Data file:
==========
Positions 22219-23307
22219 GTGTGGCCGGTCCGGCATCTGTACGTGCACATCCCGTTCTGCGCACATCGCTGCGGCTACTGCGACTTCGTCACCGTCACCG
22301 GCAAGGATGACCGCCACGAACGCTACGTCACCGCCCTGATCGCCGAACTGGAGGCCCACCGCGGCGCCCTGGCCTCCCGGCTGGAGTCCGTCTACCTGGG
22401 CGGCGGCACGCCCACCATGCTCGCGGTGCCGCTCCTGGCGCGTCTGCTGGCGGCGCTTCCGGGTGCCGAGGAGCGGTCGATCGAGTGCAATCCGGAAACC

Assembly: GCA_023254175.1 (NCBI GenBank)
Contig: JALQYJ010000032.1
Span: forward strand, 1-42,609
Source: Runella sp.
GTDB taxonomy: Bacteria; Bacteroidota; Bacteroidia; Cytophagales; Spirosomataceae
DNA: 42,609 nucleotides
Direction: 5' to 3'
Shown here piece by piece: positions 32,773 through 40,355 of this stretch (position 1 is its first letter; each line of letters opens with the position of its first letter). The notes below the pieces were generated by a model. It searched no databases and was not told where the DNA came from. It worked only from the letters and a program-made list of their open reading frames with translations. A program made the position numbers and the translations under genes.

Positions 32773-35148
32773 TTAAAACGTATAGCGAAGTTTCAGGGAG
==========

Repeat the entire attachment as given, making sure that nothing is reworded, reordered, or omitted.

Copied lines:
Positions 22219-23307
22219 GTGTGGCCGGTCCGGCATCTGTACGTGCACATCCCGTTCTGCGCACATCGCTGCGGCTACTGCGACTTCGTCACCGTCACCG
22301 GCAAGGATGACCGCCACGAACGCTACGTCACCGCCCTGATCGCCGAACTGGAGGCCCACCGCGGCGCCCTGGCCTCCCGGCTGGAGTCCGTCTACCTGGG
22401 CGGCGGCACGCCCACCATGCTCGCGGTGCCGCTCCTGGCGCGTCTGCTGGCGGCGCTTCCGGGTGCCGAGGAGCGGTCGATCGAGTGCAATCCGGAAACC

Assembly: GCA_023254175.1 (NCBI GenBank)
Contig: JALQYJ010000032.1
Span: forward strand, 1-42,609
Source: Runella sp.
GTDB taxonomy: Bacteria; Bacteroidota; Bacteroidia; Cytophagales; Spirosomataceae
DNA: 42,609 nucleotides
Direction: 5' to 3'
Shown here piece by piece: positions 32,773 through 40,355 of this stretch (position 1 is its first letter; each line of letters opens with the position of its first letter). The notes below the pieces were generated by a model. It searched no databases and was not told where the DNA came from. It worked only from the letters and a program-made list of their open reading frames with translations. A program made the position numbers and the translations under genes.

Positions 32773-35148
32773 TTAAAACGTATAGCGAAGTTTCAGGGAG